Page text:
Have you ever wanted to watch a show, only to find out that it was being aired later than it normally would? I complain about this in other blogs of mine. Typically, when shows air on tape delay, the reason is because there was a sports game earlier in the day that they had to show to its completion. Why do they do that? Well, there’s a good reason, even if it means bad things for people who aren’t sports fans. It mostly sparked from a single controversy.
On November 17, 1968, there was a football game that aired on NBC. I don’t know if this was before the concept of tape delay had been introduced to the television world. But people would make sure not to have a repeat of the incident. The football game was between the New York Jets and the Oakland Raiders. The teams were known for their heated rivalry. The game probably wouldn’t have been notable in any way were it not for how it ended and how many didn’t see the end.
Football games didn’t typically take that long of a time to play originally. A three hour time slot was given to the game and this is an hour more longer than what was typically given. It still didn’t turn out to be enough time. It was believed that the movie Heidi should start at 7 as most shows or moves would always start on time. Everyone said that Heidi must start on time. But they knew that the game was going to run long. What were they going to do?
What they wanted to do originally and wanted to do when the game was running long were two completely different things. At the point that Heidi was going to begin, many at the network thought that they should show the rest of the game until it was over. But, they had to inform the people in charge of this. Meanwhile, too many people were calling about the impending cut-off with some wondering if the game would be shown to the end and others wondering if Heidi would start on time. This caused numerous switch boards to jam and caused various communication problems for the people who were trying to work out the problem.
The Jets were winning the game when it came time for Heidi to start. Many executives were wanting to show the end of the game. But the communication problems caused this to not happen. With no way of making it clear that they wanted to show the rest of the game, the decision was made to cut off the end of the game and start Heidi on time. This caused outrage by many people. They wanted to know what happened with the rest of the game. And others thought that the game had ended with the Jets winning. But just what happened with the rest of the game?
There actually wasn’t much of the game left that was cut off. But, it was important enough to change the game. Described as one of the most exciting finishes in football history, the Raiders were able to pull a come from behind victory and win the game with the time they had left. And due to the cut-off, many people had no idea that this had happened. Those who weren’t on the Eastern and Central time zone got to see the rest of the game. But nearly half of the country didn’t see the final outcome.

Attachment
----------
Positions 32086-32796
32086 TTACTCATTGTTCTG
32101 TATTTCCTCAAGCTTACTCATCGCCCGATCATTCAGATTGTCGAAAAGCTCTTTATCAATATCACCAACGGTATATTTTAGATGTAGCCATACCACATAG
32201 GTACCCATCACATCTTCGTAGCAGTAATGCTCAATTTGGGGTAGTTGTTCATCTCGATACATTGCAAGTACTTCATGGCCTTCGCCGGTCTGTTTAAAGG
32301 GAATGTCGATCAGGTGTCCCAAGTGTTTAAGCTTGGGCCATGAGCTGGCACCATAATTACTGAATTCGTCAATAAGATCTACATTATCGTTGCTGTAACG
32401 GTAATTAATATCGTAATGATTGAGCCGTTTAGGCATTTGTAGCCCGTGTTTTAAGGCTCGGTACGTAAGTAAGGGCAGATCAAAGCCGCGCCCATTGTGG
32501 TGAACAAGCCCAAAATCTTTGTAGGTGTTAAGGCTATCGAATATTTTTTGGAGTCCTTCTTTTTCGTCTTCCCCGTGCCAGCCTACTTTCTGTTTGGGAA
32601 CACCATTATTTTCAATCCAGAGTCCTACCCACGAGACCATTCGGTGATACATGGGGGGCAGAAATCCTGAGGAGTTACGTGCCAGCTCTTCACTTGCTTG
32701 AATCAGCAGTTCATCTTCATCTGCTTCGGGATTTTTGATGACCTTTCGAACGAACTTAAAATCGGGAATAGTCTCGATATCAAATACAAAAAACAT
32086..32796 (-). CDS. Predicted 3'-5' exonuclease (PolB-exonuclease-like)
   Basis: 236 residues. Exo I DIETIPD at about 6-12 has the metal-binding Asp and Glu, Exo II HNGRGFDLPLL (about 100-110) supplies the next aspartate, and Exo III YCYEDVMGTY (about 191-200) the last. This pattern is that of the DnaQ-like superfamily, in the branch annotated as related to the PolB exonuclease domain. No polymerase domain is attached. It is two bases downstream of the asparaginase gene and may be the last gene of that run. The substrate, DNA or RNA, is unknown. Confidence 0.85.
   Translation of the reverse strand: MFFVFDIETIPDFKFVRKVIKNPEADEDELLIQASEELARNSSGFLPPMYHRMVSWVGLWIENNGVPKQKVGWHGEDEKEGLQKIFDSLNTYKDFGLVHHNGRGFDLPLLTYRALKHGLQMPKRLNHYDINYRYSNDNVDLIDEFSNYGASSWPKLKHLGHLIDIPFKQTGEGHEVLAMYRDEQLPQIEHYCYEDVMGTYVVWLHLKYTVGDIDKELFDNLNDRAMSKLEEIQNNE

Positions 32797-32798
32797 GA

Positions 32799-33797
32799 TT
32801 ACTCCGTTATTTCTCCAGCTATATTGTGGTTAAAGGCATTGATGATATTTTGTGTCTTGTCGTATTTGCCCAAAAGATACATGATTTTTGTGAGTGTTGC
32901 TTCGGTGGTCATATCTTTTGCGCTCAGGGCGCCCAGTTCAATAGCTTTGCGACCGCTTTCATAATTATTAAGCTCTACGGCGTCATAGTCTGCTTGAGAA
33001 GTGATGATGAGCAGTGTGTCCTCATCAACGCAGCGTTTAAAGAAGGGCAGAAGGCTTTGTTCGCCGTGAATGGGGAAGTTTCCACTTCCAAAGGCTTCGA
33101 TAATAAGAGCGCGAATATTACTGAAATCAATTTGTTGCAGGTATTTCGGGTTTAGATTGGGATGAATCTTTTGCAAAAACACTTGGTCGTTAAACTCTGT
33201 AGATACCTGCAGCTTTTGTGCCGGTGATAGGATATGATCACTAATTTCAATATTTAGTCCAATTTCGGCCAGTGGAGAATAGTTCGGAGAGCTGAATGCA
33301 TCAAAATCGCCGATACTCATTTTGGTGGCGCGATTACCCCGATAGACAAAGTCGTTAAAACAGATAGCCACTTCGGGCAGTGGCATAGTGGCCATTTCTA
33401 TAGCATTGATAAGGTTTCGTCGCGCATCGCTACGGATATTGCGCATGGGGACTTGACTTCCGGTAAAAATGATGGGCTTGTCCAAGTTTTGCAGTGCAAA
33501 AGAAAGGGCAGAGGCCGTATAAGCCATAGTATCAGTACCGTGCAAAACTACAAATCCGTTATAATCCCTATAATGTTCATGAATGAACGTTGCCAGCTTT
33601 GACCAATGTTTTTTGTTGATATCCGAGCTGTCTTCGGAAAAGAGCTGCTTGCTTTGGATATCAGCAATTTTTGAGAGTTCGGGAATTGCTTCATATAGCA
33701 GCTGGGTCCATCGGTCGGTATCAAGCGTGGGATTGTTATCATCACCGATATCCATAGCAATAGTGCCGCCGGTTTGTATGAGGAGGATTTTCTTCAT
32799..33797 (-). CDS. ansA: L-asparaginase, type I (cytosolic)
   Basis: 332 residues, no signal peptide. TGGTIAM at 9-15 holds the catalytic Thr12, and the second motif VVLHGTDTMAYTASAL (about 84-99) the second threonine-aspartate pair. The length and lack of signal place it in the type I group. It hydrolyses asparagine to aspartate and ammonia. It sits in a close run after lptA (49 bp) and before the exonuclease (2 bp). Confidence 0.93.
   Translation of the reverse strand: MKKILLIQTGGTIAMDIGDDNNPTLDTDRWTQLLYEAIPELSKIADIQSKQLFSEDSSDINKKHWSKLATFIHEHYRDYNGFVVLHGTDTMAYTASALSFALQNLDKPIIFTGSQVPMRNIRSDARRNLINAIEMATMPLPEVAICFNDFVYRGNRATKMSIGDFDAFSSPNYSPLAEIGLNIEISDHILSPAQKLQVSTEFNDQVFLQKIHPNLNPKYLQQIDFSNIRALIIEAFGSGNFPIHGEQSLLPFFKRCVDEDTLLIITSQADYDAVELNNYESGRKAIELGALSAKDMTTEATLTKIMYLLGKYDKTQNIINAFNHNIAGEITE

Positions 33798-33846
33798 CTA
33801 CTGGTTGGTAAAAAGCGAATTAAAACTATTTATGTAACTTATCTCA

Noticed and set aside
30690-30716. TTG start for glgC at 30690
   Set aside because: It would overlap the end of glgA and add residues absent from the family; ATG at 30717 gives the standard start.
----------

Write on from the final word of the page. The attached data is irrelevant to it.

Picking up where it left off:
Here’s more information about this: https://en.wikipedia.org/wiki/Heidi_Game
Many people have gone to great lengths to insure that such an event would never happen again. It is unlikely that they would ever cut off the end of any sporting events again. Well, there have been reported cases of certain moments like this game happening after it. But those events are pretty rare and don’t happen too much. Although, I can remember a time when something like it happened
In the summer of 2014, for instance, I’m pretty sure that the East Coast feed of a golf event on CBS was moved to a cable channel while they started delayed problems. So we wouldn’t get to see the end of the game without that channel. I can’t remember for sure when it happened, but I clearly remember them saying that it would continue on CBS on the west coast and finishing airing on some cable channel for the rest of the east coast people. So it caused both tape delay and a preemption.
One of the things I’d like to know about tape delay is how it is resolved in the end. I mean, they can’t just keep things on delay and they never are on delay by the next day. So it makes me wonder how they catch up the time. What do they cut? Maybe I’ll find out someday, but I doubt that I’ll ever say up that late to see what happens. I need sleep.
Well, now you know why there is tape delay, although you probably knew it was something along the lines of having to show the end of the game. There are some times when the game is shown out of region, meaning in a place where neither teams play, where the game is cut short in the broadcast, but that typically only happens with an extreme scoring differences and an absolute fact that the losing team cannot possibly turn things around. That’s what I’ve heard about that, at least. But, now you know why you’ll see tape delay with sports events, although it can also happen with live news events as well. It all depends on the situation.